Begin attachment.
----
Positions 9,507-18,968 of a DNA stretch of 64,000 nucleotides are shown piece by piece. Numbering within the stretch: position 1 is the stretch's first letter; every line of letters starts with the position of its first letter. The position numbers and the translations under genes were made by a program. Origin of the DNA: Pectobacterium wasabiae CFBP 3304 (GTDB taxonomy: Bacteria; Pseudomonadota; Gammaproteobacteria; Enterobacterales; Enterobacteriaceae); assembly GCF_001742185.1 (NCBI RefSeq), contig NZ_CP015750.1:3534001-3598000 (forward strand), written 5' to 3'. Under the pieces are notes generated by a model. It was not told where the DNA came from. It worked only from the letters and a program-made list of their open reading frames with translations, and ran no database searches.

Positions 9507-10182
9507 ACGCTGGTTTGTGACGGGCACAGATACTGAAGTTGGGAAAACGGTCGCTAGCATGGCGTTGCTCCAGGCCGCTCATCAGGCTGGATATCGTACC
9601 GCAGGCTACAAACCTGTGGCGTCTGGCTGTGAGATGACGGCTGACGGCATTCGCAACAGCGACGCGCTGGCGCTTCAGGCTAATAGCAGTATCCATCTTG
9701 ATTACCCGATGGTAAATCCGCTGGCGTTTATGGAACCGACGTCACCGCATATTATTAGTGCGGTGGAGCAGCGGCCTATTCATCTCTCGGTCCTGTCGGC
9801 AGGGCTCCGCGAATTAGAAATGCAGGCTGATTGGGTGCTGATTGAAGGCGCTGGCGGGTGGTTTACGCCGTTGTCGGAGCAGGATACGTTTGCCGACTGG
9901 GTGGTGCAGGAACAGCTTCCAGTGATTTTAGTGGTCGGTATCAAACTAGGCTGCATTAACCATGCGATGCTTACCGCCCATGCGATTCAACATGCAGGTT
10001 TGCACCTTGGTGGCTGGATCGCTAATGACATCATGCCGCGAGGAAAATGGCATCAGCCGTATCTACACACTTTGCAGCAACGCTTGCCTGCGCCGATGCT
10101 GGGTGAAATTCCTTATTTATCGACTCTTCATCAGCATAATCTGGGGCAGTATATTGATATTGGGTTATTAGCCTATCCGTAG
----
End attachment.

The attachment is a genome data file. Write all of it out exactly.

Positions 9,507-18,968 of a DNA stretch of 64,000 nucleotides are shown piece by piece. Numbering within the stretch: position 1 is the stretch's first letter; every line of letters starts with the position of its first letter. The position numbers and the translations under genes were made by a program. Origin of the DNA: Pectobacterium wasabiae CFBP 3304 (GTDB taxonomy: Bacteria; Pseudomonadota; Gammaproteobacteria; Enterobacterales; Enterobacteriaceae); assembly GCF_001742185.1 (NCBI RefSeq), contig NZ_CP015750.1:3534001-3598000 (forward strand), written 5' to 3'. Under the pieces are notes generated by a model. It was not told where the DNA came from. It worked only from the letters and a program-made list of their open reading frames with translations, and ran no database searches.

Positions 9507-10182
9507 ACGCTGGTTTGTGACGGGCACAGATACTGAAGTTGGGAAAACGGTCGCTAGCATGGCGTTGCTCCAGGCCGCTCATCAGGCTGGATATCGTACC
9601 GCAGGCTACAAACCTGTGGCGTCTGGCTGTGAGATGACGGCTGACGGCATTCGCAACAGCGACGCGCTGGCGCTTCAGGCTAATAGCAGTATCCATCTTG
9701 ATTACCCGATGGTAAATCCGCTGGCGTTTATGGAACCGACGTCACCGCATATTATTAGTGCGGTGGAGCAGCGGCCTATTCATCTCTCGGTCCTGTCGGC
9801 AGGGCTCCGCGAATTAGAAATGCAGGCTGATTGGGTGCTGATTGAAGGCGCTGGCGGGTGGTTTACGCCGTTGTCGGAGCAGGATACGTTTGCCGACTGG
9901 GTGGTGCAGGAACAGCTTCCAGTGATTTTAGTGGTCGGTATCAAACTAGGCTGCATTAACCATGCGATGCTTACCGCCCATGCGATTCAACATGCAGGTT
10001 TGCACCTTGGTGGCTGGATCGCTAATGACATCATGCCGCGAGGAAAATGGCATCAGCCGTATCTACACACTTTGCAGCAACGCTTGCCTGCGCCGATGCT
10101 GGGTGAAATTCCTTATTTATCGACTCTTCATCAGCATAATCTGGGGCAGTATATTGATATTGGGTTATTAGCCTATCCGTAG